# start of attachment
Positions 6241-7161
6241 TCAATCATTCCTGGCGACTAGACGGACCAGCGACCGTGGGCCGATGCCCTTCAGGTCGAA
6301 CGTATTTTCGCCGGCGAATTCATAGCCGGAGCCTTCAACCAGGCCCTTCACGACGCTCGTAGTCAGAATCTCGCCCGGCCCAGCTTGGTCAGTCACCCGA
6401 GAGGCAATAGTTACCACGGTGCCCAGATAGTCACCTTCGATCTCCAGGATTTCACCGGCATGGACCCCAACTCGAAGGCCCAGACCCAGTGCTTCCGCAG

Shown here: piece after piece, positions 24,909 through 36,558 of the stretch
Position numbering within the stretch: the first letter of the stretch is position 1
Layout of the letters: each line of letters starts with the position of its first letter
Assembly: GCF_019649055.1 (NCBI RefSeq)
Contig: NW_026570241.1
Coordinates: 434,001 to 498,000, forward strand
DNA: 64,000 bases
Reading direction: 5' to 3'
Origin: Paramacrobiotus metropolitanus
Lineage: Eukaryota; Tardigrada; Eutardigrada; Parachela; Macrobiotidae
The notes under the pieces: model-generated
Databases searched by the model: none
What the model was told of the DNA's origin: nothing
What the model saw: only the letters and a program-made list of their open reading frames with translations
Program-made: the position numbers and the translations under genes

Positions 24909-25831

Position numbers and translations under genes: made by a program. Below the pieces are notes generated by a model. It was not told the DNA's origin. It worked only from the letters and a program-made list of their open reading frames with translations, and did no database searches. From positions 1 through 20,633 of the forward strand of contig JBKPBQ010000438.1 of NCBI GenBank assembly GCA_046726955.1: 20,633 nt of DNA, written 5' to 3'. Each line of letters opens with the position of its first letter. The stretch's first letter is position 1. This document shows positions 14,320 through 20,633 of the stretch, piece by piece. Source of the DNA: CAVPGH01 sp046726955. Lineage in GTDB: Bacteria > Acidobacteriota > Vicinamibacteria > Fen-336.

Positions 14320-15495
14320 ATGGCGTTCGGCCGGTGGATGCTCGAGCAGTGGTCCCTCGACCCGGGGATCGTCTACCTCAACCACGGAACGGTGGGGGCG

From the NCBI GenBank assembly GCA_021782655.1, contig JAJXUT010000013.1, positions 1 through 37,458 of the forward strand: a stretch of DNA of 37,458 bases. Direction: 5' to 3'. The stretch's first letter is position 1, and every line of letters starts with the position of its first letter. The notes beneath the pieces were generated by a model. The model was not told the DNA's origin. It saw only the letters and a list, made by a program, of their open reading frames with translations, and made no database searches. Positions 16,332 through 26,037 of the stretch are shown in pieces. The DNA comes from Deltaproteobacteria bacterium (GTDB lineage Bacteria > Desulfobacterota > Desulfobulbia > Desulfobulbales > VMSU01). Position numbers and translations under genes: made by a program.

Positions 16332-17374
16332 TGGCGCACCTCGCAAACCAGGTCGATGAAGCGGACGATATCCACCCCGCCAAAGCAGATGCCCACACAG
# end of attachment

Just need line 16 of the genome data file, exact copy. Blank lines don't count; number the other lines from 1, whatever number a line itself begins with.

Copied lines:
Databases searched by the model: none